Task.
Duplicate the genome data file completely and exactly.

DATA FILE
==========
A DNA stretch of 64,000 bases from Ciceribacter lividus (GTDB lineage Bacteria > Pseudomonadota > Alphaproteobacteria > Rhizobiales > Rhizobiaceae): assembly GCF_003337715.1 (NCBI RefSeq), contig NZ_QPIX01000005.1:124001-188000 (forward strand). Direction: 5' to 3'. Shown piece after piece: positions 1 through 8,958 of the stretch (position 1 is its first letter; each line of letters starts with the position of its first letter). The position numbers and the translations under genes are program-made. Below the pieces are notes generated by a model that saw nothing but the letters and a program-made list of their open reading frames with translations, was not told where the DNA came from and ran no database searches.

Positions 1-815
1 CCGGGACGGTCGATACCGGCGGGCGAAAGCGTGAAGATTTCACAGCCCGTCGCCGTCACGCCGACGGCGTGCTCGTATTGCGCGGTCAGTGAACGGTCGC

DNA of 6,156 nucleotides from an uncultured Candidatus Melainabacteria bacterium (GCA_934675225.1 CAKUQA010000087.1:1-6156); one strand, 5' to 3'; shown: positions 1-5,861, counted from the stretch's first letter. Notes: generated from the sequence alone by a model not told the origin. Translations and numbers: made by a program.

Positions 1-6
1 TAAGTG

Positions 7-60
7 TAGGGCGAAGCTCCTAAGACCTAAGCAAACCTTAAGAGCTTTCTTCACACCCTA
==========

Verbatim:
A DNA stretch of 64,000 bases from Ciceribacter lividus (GTDB lineage Bacteria > Pseudomonadota > Alphaproteobacteria > Rhizobiales > Rhizobiaceae): assembly GCF_003337715.1 (NCBI RefSeq), contig NZ_QPIX01000005.1:124001-188000 (forward strand). Direction: 5' to 3'. Shown piece after piece: positions 1 through 8,958 of the stretch (position 1 is its first letter; each line of letters starts with the position of its first letter). The position numbers and the translations under genes are program-made. Below the pieces are notes generated by a model that saw nothing but the letters and a program-made list of their open reading frames with translations, was not told where the DNA came from and ran no database searches.

Positions 1-815
1 CCGGGACGGTCGATACCGGCGGGCGAAAGCGTGAAGATTTCACAGCCCGTCGCCGTCACGCCGACGGCGTGCTCGTATTGCGCGGTCAGTGAACGGTCGC

DNA of 6,156 nucleotides from an uncultured Candidatus Melainabacteria bacterium (GCA_934675225.1 CAKUQA010000087.1:1-6156); one strand, 5' to 3'; shown: positions 1-5,861, counted from the stretch's first letter. Notes: generated from the sequence alone by a model not told the origin. Translations and numbers: made by a program.

Positions 1-6
1 TAAGTG

Positions 7-60
7 TAGGGCGAAGCTCCTAAGACCTAAGCAAACCTTAAGAGCTTTCTTCACACCCTA